Juliana Hatfield tells is like it is in both music and reality television

I’ve always liked Juliana Hatfield (seriously)…and now I know why… Check out some excerpts from Juliana’s blog explaining some of the songs on her new album entitled “How to Walk Away” which is due out June 10th on her own Ye Old Records. This is some pretty deep shit served up right here…Top 40 SUCKS.
“You Are The Camera” was my attempt to explore the vanity, artifice, shallowness, meanness/selfishness/coldness/heartlessness/dis-honesty of the entertainment business and to admit my own guilt, shame, and embarrassment at being part of this system that exploits women/people and their art.

To let one’s music be sold involves some necessary amount of fakery, illusion, and collusion in the sales/marketing/whoring process, even if it’s just the makeup on your face…”

“…The fact that I still want and need and court an audience — to be appreciated and acknowledged by total strangers — seems, to me, a failing, a weakness, a character flaw. I consider the fact that I submit myself and my work over and over again to the judgment of random people — when I have such a low opinion of humanity (myself included) in general — to be seriously twisted. It doesn’t make any sense. Why do I care what any of you thinks? Why does anyone care what I think? A woman my age should be comfortable enough in her skin — mature enough, sensible enough — to eschew the random and sometimes uninformed and unintelligent opinions of those whom she doesn’t know well, and care about, and trust.

But so many of us need to be mirrored in others. We need to be reflected back at ourselves to feel we have any idea of who the hell we are.”

(In explaining the song…”I look right you and see myself”)
“Some of us are filmed by the television cameras and the magazine photographers and the rest of us watch the tv and look at the magazines and it numbs us, in a pleasant way, like an anti-anxiety pill.

I believe that television — and cable tv in particular (and now the internet, and all the other technologies which weren’t such a presence when I wrote the song) — is ruining our country. Ruining us. Some people actually think that what is on tv is real. It’s wired into their brains. With so many reality shows, they get the “reality” on these shows mixed up with real reality, and it leads to identity confusion. And dimwittedness. And conformity. And greed (people want what they see on tv). And it moves to the streets, the malls, schools, to the culture, as a uniformity of experience, language, dress, style, thought, desire…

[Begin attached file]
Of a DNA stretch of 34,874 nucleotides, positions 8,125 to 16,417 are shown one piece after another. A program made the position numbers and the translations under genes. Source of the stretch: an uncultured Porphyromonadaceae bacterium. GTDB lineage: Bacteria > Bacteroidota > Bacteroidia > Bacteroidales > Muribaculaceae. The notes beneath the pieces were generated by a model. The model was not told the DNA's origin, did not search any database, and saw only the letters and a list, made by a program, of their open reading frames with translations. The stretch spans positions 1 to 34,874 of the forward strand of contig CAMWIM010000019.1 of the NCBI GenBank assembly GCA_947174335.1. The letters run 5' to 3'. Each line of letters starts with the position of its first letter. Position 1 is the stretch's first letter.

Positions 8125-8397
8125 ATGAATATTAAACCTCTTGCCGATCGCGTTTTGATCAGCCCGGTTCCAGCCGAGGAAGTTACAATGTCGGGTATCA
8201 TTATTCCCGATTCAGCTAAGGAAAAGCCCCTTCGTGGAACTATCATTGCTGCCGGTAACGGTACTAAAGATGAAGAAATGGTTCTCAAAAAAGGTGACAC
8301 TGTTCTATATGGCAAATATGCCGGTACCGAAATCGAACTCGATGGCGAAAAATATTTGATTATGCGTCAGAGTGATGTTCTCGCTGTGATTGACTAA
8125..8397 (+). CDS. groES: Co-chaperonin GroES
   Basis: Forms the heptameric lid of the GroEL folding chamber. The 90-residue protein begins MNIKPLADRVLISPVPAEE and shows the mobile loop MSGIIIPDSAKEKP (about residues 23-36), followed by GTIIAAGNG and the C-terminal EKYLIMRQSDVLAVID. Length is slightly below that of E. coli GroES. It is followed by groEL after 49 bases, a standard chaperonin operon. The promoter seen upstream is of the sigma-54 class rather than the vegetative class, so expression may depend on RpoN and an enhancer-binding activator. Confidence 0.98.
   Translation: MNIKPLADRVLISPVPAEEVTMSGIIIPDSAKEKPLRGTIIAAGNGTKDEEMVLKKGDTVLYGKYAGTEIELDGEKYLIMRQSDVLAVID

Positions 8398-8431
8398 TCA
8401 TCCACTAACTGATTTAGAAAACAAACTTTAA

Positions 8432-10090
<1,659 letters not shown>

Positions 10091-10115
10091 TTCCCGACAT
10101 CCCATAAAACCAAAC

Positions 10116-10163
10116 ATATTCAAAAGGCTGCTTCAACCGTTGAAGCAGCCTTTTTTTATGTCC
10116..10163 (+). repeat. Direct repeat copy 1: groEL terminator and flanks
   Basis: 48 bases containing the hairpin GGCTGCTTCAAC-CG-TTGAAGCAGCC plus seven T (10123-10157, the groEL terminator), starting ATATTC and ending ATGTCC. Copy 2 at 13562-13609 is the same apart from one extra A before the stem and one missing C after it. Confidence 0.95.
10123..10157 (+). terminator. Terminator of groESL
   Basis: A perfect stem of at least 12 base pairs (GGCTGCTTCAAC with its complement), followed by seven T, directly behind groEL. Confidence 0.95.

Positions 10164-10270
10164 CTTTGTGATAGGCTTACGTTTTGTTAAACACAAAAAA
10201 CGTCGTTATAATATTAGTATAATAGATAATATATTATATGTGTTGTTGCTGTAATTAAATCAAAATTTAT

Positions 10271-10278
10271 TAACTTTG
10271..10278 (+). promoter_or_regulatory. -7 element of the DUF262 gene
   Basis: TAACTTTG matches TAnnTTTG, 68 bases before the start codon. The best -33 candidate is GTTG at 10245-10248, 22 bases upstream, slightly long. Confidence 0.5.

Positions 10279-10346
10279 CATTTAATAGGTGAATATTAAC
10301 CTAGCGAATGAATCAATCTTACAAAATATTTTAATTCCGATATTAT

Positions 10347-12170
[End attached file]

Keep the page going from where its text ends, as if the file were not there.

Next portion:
…Almost every kind of rebellion — tattoos, drugs and drug abuse, porn/sex — has been commodified and nullified by overexposure to the world by cameras.

You know what would be radical? Subversive? Brave? If LC went a whole day and night of her life without makeup.

Judging by what I see all over the place — countrywide — young women seem to want to look like Heidi Montag. (By the way, I hate the fact that I know Heidi Montag’s name; that I know who she is; that she takes up any space at all in my consciousness. And the fact that I actually enjoy watching The Hills proves that television — and cable tv in particular — has ruined my brain. And I don’t even have cable in my home but, still, the damage gets/got done — see how dangerous and insidious it is? I’ve watched The Hills when I could’ve been reading a book or painting a painting or trying to find a cure for cancer.)…”

(Here it comes…do I hear the fat lady singing?)
…”I used to want to try to “be myself” in photos, with no special trickery or heavy makeup or flattering lighting or smiles, but now I can see that trying to present myself as “myself” is futile and pointless, because there is no “self” that the camera can capture. It’s what’s inside that makes us who we are.”

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